Electrical safety for the Bank Holiday weekend
Charity issues guidance to help reduce electrical accidents
- Charity issues guidance to help reduce electrical accidents70 deaths and 350,000 injuries caused by electricity each year
- Home improvements bring the potential for electrical accidents but people often unaware of the dangers
- Half of all severe electric shocks are caused by DIY attempts
- 70% of people don’t take proper precautions when using electrical equipment outdoors
Whilst home improvements, both indoors and out, are something of a Bank Holiday tradition, Electrical Safety First is urging people to get switched on to the dangers that such work can pose this weekend. Whether it’s finally getting around to putting up that shelf or giving the garden some attention, all home improvement work carries the risk of electric shock or electrocution that many are unaware of or simply ignore.
A survey conducted by Electrical Safety First found that half of all severe electric shocks are caused by DIY attempts, with the main errors including cutting through power cables, drilling into electrical installations and repairing electrical equipment that is still turned on. Meanwhile in the garden, up to 70% of people are putting themselves at risk by failing to taking the proper precautions when using electrical equipment outdoors and nearly a third of people have used electrical equipment when it is wet.
To help reduce the risks, Electrical Safety First has produced some short, simple guidance to ensure that home improvements are done safely:
- Have RCD protection. Both inside and outside, this potentially life-saving device cuts the power in the event of an electrical fault. Make sure one if fitted in the fusebox and where necessary use a plug-in RCD.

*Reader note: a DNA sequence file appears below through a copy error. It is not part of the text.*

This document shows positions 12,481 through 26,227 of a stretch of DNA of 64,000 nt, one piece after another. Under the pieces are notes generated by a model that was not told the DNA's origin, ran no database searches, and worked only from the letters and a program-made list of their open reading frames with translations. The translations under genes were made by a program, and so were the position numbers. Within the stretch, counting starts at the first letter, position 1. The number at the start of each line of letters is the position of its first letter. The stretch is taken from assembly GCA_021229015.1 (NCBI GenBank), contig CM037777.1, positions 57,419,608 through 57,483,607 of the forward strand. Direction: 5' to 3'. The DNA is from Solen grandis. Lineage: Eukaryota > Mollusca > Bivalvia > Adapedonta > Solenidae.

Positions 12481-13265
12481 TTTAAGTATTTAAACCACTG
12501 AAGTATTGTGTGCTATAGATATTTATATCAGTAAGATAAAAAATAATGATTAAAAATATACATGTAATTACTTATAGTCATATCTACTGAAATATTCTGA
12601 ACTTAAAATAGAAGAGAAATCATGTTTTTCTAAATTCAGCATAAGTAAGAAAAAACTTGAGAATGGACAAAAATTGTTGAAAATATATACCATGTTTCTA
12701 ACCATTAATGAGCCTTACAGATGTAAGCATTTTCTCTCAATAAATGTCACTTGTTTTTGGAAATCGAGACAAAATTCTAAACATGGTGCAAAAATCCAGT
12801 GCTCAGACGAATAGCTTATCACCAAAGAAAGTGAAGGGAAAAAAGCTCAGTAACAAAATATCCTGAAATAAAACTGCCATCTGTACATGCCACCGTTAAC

- Check the plug and cables of power and gardening tools for fraying, dirt or damage before use. If you see signs of damage, don’t use the equipment and get it repaired.
- Know the location of hidden cables behind the wall and any underground cables in the garden before beginning work. A common DIY error is accidentally drilling, nailing or screwing items in to hidden cables.
- Follow the manufacturer’s instruction s on any power tools or garden equipment carefully.
- If in any doubt, don’t DIY and get a registered electrician to do the work. To find a local registered electrician please visit: http://www.competentperson.co.uk/
On these top tips, Emma Apter from Electrical Safety First said:
“Making our living space more luxurious is something we all strive for and Electrical Safety First wants to ensure that home improvements are done safely this Bank Holiday weekend. People often don’t realise how dangerous electricity can be yet it kills 70 and injures a further 350,000 each year. The risks are even greater when doing something like home improvements so by following these top tips people can keep themselves and their families’ safe, leaving the only potential shock of the weekend to be some fine weather”.